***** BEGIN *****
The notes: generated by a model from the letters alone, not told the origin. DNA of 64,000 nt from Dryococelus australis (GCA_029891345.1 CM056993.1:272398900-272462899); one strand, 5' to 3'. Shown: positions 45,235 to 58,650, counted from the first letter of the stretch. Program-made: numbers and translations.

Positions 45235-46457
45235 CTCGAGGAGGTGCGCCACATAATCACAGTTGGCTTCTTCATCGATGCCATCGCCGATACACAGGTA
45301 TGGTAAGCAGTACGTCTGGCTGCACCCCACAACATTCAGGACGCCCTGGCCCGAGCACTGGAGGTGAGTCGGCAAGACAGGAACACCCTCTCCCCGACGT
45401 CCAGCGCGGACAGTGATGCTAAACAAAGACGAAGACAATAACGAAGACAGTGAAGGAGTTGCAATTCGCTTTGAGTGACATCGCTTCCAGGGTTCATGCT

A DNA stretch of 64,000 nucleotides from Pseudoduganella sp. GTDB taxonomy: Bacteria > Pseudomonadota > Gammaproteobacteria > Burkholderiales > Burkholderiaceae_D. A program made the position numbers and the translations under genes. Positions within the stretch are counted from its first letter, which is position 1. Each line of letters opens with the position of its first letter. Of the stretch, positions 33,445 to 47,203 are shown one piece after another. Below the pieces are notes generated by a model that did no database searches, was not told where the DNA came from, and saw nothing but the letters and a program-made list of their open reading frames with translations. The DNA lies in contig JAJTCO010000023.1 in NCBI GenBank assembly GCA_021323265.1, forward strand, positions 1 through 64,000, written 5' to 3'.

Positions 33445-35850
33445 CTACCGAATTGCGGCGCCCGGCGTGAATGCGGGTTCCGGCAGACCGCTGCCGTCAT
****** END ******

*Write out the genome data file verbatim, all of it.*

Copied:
The notes: generated by a model from the letters alone, not told the origin. DNA of 64,000 nt from Dryococelus australis (GCA_029891345.1 CM056993.1:272398900-272462899); one strand, 5' to 3'. Shown: positions 45,235 to 58,650, counted from the first letter of the stretch. Program-made: numbers and translations.

Positions 45235-46457
45235 CTCGAGGAGGTGCGCCACATAATCACAGTTGGCTTCTTCATCGATGCCATCGCCGATACACAGGTA
45301 TGGTAAGCAGTACGTCTGGCTGCACCCCACAACATTCAGGACGCCCTGGCCCGAGCACTGGAGGTGAGTCGGCAAGACAGGAACACCCTCTCCCCGACGT
45401 CCAGCGCGGACAGTGATGCTAAACAAAGACGAAGACAATAACGAAGACAGTGAAGGAGTTGCAATTCGCTTTGAGTGACATCGCTTCCAGGGTTCATGCT

A DNA stretch of 64,000 nucleotides from Pseudoduganella sp. GTDB taxonomy: Bacteria > Pseudomonadota > Gammaproteobacteria > Burkholderiales > Burkholderiaceae_D. A program made the position numbers and the translations under genes. Positions within the stretch are counted from its first letter, which is position 1. Each line of letters opens with the position of its first letter. Of the stretch, positions 33,445 to 47,203 are shown one piece after another. Below the pieces are notes generated by a model that did no database searches, was not told where the DNA came from, and saw nothing but the letters and a program-made list of their open reading frames with translations. The DNA lies in contig JAJTCO010000023.1 in NCBI GenBank assembly GCA_021323265.1, forward strand, positions 1 through 64,000, written 5' to 3'.

Positions 33445-35850
33445 CTACCGAATTGCGGCGCCCGGCGTGAATGCGGGTTCCGGCAGACCGCTGCCGTCAT